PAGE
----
This is the seventh of eight excerpts we are offering from Lauren Rosenberg’s The Desire for Literacy: Writing in the Lives of Adult Learners, a volume in the CCCC Studies in Writing and Rhetoric Series. We’ll be offering a new excerpt each Monday. In this book, Dr. Rosenberg shares the literacy experiences of four learners who attended the Read/Write/Now Adult Learning Center, a library-based informal education site in Springfield, Massachusetts.
Violeta states that there are many reasons why writing matters. Some of her intention is functional:
When I have to sign form or when I sign my paper for Section 8, before I was no doing that. Now I sit down, and I read it, and I sign it. I no was doing that before. Like my paper for Section 8, it was a lot of paper. Before I was going crazy. I had to get it from help. I do that now with myself. . . .
By the time I met her, Violeta already spoke of writing as a means of becoming, my word but her concept, a theory without the theoretical language. Most of her comments about writing connect the process with working out the story of her life. We talked about that relationship:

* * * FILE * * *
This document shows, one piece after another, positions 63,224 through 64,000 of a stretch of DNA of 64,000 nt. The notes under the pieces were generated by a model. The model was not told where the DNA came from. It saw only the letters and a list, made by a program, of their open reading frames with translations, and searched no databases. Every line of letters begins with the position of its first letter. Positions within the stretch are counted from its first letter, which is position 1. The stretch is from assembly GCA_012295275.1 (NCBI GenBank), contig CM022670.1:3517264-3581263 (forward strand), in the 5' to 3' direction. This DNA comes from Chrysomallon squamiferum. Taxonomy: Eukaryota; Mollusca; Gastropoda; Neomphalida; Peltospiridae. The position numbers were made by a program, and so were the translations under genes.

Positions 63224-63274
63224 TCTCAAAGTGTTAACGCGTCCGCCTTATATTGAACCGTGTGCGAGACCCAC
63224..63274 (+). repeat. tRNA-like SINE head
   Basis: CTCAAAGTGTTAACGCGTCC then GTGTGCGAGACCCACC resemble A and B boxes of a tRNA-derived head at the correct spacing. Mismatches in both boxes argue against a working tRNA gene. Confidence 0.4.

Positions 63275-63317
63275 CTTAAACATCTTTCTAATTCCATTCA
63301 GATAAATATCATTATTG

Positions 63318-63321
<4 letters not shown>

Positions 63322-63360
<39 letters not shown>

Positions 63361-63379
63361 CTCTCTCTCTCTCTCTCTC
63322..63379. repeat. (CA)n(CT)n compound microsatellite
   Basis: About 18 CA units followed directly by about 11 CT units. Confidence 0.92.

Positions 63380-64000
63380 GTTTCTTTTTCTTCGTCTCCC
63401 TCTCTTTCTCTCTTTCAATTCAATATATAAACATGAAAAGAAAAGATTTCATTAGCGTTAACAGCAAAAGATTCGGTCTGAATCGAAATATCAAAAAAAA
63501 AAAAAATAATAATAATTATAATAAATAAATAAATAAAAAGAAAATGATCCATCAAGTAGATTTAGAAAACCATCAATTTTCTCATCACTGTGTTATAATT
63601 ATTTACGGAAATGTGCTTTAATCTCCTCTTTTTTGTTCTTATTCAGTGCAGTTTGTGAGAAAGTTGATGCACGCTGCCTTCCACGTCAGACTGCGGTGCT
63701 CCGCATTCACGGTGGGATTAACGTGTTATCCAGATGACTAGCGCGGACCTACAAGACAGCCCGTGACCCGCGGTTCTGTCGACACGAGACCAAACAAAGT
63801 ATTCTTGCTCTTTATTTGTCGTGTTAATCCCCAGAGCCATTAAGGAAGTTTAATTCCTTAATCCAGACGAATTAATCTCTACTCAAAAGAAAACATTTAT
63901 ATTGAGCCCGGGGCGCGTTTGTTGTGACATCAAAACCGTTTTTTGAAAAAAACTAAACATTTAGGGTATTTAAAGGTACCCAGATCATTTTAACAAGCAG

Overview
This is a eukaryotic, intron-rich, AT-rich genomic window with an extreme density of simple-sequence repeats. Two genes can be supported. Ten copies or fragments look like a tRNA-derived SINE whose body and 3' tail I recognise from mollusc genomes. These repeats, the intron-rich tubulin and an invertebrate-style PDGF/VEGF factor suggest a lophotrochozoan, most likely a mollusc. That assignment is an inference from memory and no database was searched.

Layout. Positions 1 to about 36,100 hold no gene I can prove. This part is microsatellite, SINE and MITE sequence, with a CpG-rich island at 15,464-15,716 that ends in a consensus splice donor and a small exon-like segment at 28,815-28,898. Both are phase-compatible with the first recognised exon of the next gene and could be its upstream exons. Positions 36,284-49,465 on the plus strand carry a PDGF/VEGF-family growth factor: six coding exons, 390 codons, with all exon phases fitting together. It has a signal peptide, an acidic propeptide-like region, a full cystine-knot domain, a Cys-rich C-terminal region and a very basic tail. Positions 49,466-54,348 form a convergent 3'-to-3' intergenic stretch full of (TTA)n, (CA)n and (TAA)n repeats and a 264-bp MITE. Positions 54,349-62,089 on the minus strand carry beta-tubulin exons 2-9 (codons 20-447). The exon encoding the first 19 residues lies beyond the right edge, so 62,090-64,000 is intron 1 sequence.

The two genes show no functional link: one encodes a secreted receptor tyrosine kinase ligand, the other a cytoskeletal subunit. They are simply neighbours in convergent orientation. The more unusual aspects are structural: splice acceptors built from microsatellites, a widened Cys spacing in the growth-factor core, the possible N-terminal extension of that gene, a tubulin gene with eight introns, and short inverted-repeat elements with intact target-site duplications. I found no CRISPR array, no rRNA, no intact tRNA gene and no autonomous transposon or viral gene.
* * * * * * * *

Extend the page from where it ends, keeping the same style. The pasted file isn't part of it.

What do you like to write?
About my life. About my life, yeah.
So when you do the kind of projects that Carolyn [her teacher] has you doing here, are those enjoyable to you?
Mm hmm. I do, partly, part of my portfolio is about my life. That’s what I do. Because that helping me a lot to get out what did I go in and explain to me. And I do about my life book. I want to see when I before, was Violeta before? Was Violeta right now? The progress that I make.
So you want to look at your progress?
Is it special to you to get down those stories too?
Is special for me. Porque I can see the difference. I can, when I do that, when I was writing about my life, I can see I was afraid before. I not right now. I can see the progress. I was before afraid [to] get out [in] front of the world. Before I would say, ‘I cannot do this. This is not for me. Uh-uh.’ I don’t know how to get it, pero when I get any and open the door for me and I do it, I can see the difference about my life.
Violeta continually refers to education as a “door open.” Before, the door was closed, and even though she knew what lay behind it, literacy was unattainable. She was locked inside, the door sealed between her and both street and school, preventing her from having the freedom to pursue anything more than domestic responsibilities. Now Violeta raises her own children and also cares for her daughter’s babies. She worries about the children of her son in prison. She worries about her own compromised health. But she also finds time to acknowledge that there is a “door now open” and that she can slip through that door to give herself the literacy education she has wanted all her life. There is nothing specific that she wants from literacy, but Violeta’s discussion makes it clear that she has begun a process she wants to “keep moving.”
All eight of our excerpts from this book will be added here.